Lastly, it’s important to remember that a bubble bursting is part of a cycle that doesn’t necessarily doom an asset class. Equities, real estate, and tech stocks have all experienced asset bubbles that have burst. These events were certainly painful for speculators who lost money.

However, they did not signal the end of the asset class itself. We still have housing and equity markets with plenty of profitable opportunities for the investor with a long-term horizon. Likewise, the rapid decline of NFTs doesn’t mean an end to the NFT market. In fact, if the many NFT creators and enthusiasts are to be believed, it may just be the beginning.

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Elizabeth Blessing

Elizabeth has been writing about personal finance and investments since 2014. She is a writer and editor for the financial information website, Investopedia. Elizabeth has written about growth investing and income stocks for the award-winning newsletter, "The Complete Investor." She covered high-yield stocks for the newsletters "Leeb Income Millionaire" and "Leeb Income Performance." Her monthly spotlight columns covered a number of investing trends and strategies, including gold investing, dividend stocks, exchange traded funds (ETFs), real estate investment trusts (REITs), mergers and acquisitions, and the latest in investor education. She’s written for many online investment publications, including Investing Daily, Wealthtender, Weiss Research, and Eagle Financial.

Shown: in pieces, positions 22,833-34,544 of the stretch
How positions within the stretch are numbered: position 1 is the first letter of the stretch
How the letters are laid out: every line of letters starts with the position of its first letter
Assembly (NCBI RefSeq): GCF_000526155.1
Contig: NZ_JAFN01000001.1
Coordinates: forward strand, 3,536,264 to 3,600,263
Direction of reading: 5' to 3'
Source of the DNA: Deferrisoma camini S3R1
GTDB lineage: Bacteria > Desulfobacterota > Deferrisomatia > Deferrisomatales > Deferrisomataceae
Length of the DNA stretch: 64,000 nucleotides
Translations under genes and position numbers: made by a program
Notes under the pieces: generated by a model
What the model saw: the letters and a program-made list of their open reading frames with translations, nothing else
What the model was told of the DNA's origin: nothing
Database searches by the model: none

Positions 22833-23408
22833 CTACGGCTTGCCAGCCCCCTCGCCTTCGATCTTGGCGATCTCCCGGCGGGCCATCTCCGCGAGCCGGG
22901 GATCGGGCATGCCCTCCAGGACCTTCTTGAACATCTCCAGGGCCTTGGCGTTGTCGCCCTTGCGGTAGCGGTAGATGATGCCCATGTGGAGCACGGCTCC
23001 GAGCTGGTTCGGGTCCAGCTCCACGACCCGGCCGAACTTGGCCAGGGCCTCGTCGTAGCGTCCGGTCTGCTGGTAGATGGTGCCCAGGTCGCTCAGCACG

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Elizabeth Blessing

Elizabeth has been writing about personal finance and investments since 2014. She is a writer and editor for the financial information website, Investopedia. Elizabeth has written about growth investing and income stocks for the award-winning newsletter, "The Complete Investor." She covered high-yield stocks for the newsletters "Leeb Income Millionaire" and "Leeb Income Performance." Her monthly spotlight columns covered a number of investing trends and strategies, including gold investing, dividend stocks, exchange traded funds (ETFs), real estate investment trusts (REITs), mergers and acquisitions, and the latest in investor education. She’s written for many online investment publications, including Investing Daily, Wealthtender, Weiss Research, and Eagle Financial.